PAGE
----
Philippines: Under a PHP 260 million (PHP: Philippine Peso) grant awarded by the Australian Government Overseas Aid Program (AusAID) and Geoscience Australia, a high-resolution 1,300-square kilometre map of Metro Manila has been provided to the National Disaster Risk Reduction and Management Council (NDRRMC) and the National Mapping and Resource Information Authority (NAMRIA), Philippines.
The map—created through Light Detection and Ranging (LiDAR) technology. Presidential Adviser on Environmental Protection Nereus Acosta said it will help in better management of the government’s disaster risk reduction efforts.
Compared with existing digital maps owned by the government, which were captured using other technologies such as satellite imagery, the LiDAR maps are more detailed in that they not only capture the topography of the area, but also the various surface elements as well.
Dr. Andy Barnicoat of Geoscience Australia stressed that this is a crucial factor in geohazard mapping, since elements such as buildings, trees and houses are factors in accurately depicting risk in a particular disaster situation.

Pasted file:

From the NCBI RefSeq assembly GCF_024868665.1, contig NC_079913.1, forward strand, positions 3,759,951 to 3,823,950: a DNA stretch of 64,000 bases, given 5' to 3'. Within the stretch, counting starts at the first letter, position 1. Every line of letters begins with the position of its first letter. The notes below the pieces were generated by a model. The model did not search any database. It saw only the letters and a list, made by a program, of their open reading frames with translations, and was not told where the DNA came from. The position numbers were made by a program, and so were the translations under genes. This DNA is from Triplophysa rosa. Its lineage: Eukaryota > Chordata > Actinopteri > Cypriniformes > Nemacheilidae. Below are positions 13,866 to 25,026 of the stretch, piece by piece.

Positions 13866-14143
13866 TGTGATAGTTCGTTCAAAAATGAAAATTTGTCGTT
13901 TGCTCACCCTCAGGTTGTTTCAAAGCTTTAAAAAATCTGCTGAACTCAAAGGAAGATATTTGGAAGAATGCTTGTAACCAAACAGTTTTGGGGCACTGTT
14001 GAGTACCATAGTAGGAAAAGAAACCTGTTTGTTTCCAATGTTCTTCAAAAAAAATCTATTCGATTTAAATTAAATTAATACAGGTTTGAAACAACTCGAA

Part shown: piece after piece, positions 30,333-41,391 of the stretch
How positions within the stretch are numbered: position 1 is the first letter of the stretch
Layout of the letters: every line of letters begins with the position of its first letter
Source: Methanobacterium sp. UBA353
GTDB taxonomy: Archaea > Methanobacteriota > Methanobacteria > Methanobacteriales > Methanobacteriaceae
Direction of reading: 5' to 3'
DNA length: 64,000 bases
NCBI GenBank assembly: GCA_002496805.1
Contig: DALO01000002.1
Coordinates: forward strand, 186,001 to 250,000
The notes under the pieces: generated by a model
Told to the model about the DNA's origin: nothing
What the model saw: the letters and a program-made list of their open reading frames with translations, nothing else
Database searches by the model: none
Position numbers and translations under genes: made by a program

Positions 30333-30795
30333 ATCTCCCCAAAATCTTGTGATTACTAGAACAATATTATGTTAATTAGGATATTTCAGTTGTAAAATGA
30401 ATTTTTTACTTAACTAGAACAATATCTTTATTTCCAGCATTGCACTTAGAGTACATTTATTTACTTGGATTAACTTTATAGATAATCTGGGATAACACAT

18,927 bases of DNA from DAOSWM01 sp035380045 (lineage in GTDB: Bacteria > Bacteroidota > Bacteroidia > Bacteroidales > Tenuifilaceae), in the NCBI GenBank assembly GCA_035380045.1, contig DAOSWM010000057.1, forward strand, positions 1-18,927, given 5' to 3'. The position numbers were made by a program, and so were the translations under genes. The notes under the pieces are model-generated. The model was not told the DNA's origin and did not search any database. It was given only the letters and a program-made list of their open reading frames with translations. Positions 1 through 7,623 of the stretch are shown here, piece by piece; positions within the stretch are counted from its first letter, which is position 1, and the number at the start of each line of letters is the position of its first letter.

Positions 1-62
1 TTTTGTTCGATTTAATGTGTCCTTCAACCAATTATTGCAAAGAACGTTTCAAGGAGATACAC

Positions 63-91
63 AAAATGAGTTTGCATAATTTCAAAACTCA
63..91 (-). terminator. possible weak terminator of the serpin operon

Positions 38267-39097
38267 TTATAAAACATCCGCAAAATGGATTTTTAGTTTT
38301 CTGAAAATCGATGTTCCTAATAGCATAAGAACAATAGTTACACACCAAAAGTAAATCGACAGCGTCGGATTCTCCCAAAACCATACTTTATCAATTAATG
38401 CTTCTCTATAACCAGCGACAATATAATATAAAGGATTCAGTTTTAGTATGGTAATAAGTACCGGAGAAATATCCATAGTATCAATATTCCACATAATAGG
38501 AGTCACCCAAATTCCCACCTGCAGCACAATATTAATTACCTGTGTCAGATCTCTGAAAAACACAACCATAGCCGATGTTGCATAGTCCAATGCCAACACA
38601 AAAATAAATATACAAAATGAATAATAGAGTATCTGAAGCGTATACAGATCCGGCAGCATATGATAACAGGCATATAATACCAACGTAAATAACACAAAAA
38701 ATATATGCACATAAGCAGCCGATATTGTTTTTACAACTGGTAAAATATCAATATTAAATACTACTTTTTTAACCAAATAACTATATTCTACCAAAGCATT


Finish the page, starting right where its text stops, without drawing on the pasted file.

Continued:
The almost 0.5-terabyte LiDAR data set given to the government, however, cannot be used for upcoming disasters just yet, Barnicoat clarified. “It still needs further work to extract relevant data, a process which will be undertaken by NAMRIA and other agencies,” he explained. Once the three-year project has been firmly established, local governments can use data from the LiDAR maps to effectively carry out simulations of strong winds, flooding and earthquake scenarios in their respective areas.
The project, however, is just the initial phase of a broader disaster risk-reduction development assistance program from the Australian government, which is carried under the banner BRACE programme.
Source: GMA News